3. says

    You know, I don’t remember getting shots as an infant, either. How weird is that? I know I had plenty of vaccinations, and I’m damn grateful for them. I’m grateful for not dying from a minor cut or because I’ve shared air with groups of people.

  4. says

    I wonder what the vaccination rate in Mexico is? I remember, from when my kids were small there, that the government sent people house to house to make sure all kids were vaccinated.

  5. minxatlarge says

    Yo, I remember a lot of my immunizations, but was an Army Brat, so we got Everything. Plus, a book that documented it all. The ones I especially remember were polio (oooo, sugar cube) and Rubella (which we were given in grade school the first year it was available). I’m not sure if the poke with the four tiny needles was for smallpox, but I remember an itchy scab that keep falling off and getting smaller. If you can’t remember your childhood, great, because there were missile crises, assassinations, riots and rocket accidents. Not as much fun as Mad Men (though they seemed to capture the moon landing with accuracy).

    But never mind who recalls the horrors of being a child and who loses those horrors in a sunny yellow haze.

    Anti-vaxers are on my last nerve not simply because they’re wrong and they endanger the rest of the community with their contagions, but because they divert resources from addressing actual causes of autism and other brain disorders. We already have strong evidence (and not mere correlation) that 60% of developmental disorders are due to specific environmental toxins (long read, totally worth it):

    Not only is there great evidence for specific neurotoxins, but we have evidence that autism begins to develop months before the MMR is given:

    So are anti-vaxers just shills for the Chemical Industry? Are they backed by Dow and Monsanto? Disclose your industry ties, you shills!!!! (Your Level of Paranoia May Vary)

  6. Kevin Kehres says

    I don’t remember getting vaccinations, but I sure remember getting the mumps when I was 8.

  7. vereverum says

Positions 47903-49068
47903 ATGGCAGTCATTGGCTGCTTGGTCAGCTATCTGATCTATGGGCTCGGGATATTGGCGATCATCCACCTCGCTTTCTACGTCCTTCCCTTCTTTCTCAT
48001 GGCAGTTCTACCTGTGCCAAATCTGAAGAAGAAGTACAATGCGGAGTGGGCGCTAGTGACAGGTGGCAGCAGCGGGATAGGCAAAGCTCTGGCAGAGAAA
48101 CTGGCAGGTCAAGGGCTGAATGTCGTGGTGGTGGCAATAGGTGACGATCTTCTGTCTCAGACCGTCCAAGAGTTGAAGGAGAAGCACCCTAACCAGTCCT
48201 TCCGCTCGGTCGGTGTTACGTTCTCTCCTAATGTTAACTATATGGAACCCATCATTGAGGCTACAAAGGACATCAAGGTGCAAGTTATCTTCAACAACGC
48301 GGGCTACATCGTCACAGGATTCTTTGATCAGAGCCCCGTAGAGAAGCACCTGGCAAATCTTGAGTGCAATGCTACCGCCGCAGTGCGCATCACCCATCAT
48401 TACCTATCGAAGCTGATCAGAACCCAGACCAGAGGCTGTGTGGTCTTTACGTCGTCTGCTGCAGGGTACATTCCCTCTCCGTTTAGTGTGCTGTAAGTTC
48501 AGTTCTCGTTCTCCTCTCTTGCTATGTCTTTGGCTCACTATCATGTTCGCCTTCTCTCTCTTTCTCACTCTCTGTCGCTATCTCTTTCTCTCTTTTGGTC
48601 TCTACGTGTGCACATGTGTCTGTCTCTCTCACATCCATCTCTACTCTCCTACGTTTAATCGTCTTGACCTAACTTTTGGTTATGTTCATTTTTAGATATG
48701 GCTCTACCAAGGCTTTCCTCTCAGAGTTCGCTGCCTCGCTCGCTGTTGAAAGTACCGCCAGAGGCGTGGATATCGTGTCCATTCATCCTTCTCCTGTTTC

As I’ve commented on anti antivax threads before I think the problem is experience. I remember the polio vaccine. It was a mass immunization (though I didn’t know that’s what it was called) at the school house. It was almost like going to the fair. Everyone was in a good mood. I had a friend who wore leg braces and used crutches. I can’t remember her name now, but she was 7. She wasn’t there & that made me a little sad but not too much because I was only 8. I think the antivaxers just haven’t had the experience of standing face to face with this stuff on a daily basis. Living with it every day. I also think, imho as they say, that in the mid to late ’50’s the world was on the verge of the worst pandemic in almost exactly 600 years. I have no evidence to that and I’m not dogmatic about it but I just think it’s true. It’s cruel and heartless and I’m quite willing to change my mind, but perhaps what the world really needs is a major plague to make it sit up and take notice.

  8. hm says

    @vereverum I think you’re right about a lot of antivaxxers not seeing the consequences of these epidemics. I’m finding that kids of immigrants are more likely to vaccinate as they have relatives that were effected by diseases that we now have vaccinations for. I’m a first generation Canadian and I remember one of my teachers who was a thalidomide baby, one of my classmates parents had polio damage and my oldest brother has a smallpox vaccination scar.

    I think seeing damage of what happens when there isn’t any preventative measures makes you appreciate and utilise those measures.

Leave a Reply

Your email address will not be published. Required fields are marked *

You may use these HTML tags and attributes: <a href="" title=""> <abbr title=""> <acronym title=""> <b> <blockquote cite=""> <cite> <code> <del datetime=""> <em> <i> <q cite=""> <strike> <strong>